He was elected to Congress as the federal deputy for his hometown in 1985 and, in 1987, he was selected to serve on the PRI's National Executive Committee. In 1988 Carlos Salinas chose him as the campaign manager for his (successful, although suspicious) presidential campaign. In the same election, Colosio was elected to the Senate, representing Sonora.
In the early years of Salinas's presidency, Colosio served as the chairman of their party's National Executive Committee. In 1992, Salinas chose him to serve in his cabinet, in the newly created position of Social Development Secretary. In November 1993, the PRI announced that Colosio was to be its candidate for the upcoming presidential election.
Salinas' declaration was motivated by persistent rumours that highly visible Camacho would replace Colosio, who was not doing well in his campaign. Camacho let speculation grow for some time, but eventually declared he wouldn't run for office, concentrating his attention on Chiapas situation instead. The day after Camacho's statement, Colosio was killed.
In the early evening of March 23 1994, at a campaign rally in Lomas Taurinas, a poor neighborhood of Tijuana, Baja California, Colosio was shot in the head from a distance of a few centimeters in front of a person recording video nearby. There was no foreign press coverage of this campaign event in spite of it happening only a few miles south of San Diego, California. Colosio collapsed, and was subsequently rushed to the city's main hospital, after plans to fly him to an American hospital across the border were cancelled. His death was announced a few hours later; amid contradicting eyewitness reports that remain to this day.
Although the shooter, Mario Aburto, was arrested at the site and never wavered from his story that he had acted alone, rumors still surround Colosio's assassination. The poor handling of the shooter by the authorities, who shaved, bathed and gave him a prison haircut before showing him to the media, started rumors about whether that man, who looked so different from the one arrested, was really the murderer. Colosio received three bullet wounds, and it was never clear if they could have been done by a single person or not. The case has been officially closed after many different prosecutors investigated it, but after the many mishandlings of the investigation and contradictory versions, the controversy continues.
Blame was initially laid at the feet of aforementioned Manuel Camacho, allegedly very upset at having been passed over as Salinas's successor. The finger of suspicion also pointed in the direction of organized crime, particularly the Tijuana drug cartel. With the passage of time, however, the most persistent rumor, seemingly confirmed by Ernesto Zedillo's (Colosio's campaign manager) selection as the PRI presidential candidate, is that Colosio was shot on the orders of Salinas himself because of a speech Colosio gave, talking about the Mexican people "thirst" for justice and a bright future. According to this rumor Salinas felt those words marked a rupture between Colosio and him.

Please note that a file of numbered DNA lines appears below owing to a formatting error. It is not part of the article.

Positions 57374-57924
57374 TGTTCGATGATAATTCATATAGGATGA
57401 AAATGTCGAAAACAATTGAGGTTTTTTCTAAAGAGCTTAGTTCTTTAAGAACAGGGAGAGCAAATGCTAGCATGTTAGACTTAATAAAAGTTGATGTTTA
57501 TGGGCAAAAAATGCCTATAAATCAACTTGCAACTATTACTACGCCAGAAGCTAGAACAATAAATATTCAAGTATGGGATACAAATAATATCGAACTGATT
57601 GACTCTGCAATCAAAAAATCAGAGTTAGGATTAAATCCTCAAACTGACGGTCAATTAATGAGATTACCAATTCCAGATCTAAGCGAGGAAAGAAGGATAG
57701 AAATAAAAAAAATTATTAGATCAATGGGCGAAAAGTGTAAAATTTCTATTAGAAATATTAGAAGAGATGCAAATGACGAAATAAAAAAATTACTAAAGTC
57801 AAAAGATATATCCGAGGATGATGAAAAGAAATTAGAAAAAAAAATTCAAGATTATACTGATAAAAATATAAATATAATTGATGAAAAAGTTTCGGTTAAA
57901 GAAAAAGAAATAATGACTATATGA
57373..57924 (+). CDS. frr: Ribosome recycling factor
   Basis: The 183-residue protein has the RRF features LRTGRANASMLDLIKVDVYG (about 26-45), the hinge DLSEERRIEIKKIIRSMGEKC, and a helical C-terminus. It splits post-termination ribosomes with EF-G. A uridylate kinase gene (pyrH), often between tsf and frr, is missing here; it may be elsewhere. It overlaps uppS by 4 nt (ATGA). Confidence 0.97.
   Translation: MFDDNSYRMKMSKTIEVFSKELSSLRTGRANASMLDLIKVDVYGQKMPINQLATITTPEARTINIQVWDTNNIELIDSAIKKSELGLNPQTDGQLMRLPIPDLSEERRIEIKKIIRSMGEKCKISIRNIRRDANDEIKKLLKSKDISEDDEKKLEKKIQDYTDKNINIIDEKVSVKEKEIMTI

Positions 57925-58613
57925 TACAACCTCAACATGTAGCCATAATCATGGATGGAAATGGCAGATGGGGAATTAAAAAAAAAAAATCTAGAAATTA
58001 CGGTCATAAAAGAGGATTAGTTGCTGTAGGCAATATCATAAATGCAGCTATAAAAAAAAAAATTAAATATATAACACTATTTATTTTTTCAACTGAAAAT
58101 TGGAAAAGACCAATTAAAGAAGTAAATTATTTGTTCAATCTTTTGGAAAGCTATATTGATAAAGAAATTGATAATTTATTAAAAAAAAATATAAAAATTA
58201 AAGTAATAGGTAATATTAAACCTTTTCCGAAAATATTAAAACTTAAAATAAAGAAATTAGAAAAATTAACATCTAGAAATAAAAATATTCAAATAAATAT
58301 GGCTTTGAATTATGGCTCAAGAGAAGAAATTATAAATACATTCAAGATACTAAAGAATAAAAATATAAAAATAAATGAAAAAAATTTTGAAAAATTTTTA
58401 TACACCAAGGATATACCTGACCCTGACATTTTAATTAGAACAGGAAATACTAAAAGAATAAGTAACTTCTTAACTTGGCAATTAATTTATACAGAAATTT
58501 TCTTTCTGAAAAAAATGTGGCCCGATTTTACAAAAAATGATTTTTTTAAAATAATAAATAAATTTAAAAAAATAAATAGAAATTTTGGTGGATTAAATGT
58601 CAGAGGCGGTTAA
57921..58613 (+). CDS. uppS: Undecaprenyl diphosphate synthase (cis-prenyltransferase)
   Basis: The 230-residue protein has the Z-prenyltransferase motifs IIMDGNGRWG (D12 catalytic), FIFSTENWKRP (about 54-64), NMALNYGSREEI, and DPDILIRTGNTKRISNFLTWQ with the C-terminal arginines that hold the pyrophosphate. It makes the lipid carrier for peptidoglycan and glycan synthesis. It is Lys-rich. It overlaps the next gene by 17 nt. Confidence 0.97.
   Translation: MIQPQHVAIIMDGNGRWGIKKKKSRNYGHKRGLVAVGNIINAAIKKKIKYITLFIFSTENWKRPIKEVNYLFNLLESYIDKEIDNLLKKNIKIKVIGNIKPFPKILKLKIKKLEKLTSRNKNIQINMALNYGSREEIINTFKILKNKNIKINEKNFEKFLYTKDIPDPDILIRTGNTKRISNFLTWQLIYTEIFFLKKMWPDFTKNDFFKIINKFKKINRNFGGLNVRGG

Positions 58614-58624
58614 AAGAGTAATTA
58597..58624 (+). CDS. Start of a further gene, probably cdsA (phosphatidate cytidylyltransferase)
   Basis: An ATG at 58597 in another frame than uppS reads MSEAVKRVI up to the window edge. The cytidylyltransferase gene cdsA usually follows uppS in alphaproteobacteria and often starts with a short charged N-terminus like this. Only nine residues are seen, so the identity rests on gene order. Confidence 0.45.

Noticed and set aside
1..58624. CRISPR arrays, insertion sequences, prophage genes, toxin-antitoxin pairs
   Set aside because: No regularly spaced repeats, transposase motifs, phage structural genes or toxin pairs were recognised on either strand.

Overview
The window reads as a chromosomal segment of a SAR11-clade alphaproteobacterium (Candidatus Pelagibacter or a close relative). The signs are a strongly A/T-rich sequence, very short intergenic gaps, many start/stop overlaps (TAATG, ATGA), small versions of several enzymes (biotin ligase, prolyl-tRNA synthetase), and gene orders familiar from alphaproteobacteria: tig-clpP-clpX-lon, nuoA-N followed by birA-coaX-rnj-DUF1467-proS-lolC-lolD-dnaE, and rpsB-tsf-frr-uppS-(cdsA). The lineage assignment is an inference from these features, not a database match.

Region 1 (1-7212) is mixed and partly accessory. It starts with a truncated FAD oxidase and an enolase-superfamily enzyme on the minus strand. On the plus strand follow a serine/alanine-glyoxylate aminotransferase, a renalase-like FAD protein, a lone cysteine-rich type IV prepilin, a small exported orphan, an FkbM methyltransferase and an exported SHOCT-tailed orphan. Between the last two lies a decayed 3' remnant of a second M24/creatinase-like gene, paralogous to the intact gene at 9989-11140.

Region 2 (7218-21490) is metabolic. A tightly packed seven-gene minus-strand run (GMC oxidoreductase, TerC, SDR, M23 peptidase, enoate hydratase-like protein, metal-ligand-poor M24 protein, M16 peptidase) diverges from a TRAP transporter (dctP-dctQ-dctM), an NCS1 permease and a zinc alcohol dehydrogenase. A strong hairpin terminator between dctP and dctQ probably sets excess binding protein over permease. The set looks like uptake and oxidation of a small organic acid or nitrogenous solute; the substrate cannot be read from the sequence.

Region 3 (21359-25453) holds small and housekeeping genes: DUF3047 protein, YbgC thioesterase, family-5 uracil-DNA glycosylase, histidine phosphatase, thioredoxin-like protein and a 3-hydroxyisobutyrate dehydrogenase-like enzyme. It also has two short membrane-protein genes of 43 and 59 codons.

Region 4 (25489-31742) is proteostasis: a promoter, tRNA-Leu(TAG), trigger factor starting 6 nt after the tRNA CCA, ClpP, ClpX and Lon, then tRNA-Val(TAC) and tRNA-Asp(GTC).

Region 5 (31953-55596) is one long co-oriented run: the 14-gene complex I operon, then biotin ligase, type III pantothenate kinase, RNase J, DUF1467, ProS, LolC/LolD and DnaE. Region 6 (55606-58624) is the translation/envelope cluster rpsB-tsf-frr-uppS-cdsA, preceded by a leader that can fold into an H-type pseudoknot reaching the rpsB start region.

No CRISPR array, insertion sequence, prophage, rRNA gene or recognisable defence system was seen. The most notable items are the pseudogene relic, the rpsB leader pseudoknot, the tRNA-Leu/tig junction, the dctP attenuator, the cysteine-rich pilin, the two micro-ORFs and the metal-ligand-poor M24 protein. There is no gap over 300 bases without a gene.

Nevertheless, these conspiracy theories have proven faulty and often short of logic and have remained topics of urban mythology, as video evidence and Aburto's clinical history have proven them wrong. The shooter remains imprisoned at the high-security La Palma facility in Almoloya de Juárez, and the mystery surrounding the political assassination of the man chosen to be Mexico's president remains as open and intriguing as day one.
A few months later, Salinas' brother-in-law, José Francisco Ruiz Massieu, president of the PRI was also murdered in plain daylight in Mexico City, eliminating the two most visible and powerful official heads of the PRI in Mexico, Colosio and Ruiz Massieu. Eventually Ernesto Zedillo was elected president, becoming the last PRI president of Mexico ending the longest lasting one-party rule in modern times.
A year after Colosio's assassination, his wife, Laura Riojas, died of cancer. Prestigious newsmagazine Proceso reported Colosio's widow's first words upon learning of her husband's assassination: "Who did it?" Two children, now cared for by relatives, survived. Colosio's father continues determined to uncover what he strongly suspects are hidden truths behind his son's very public murder and, in 2004, he published a book about the case.
Mexican rock group El Tri also wrote a song, using offensive slang, about the assassination of Colosio, called Con la cola entre las patas (With the tail between the legs).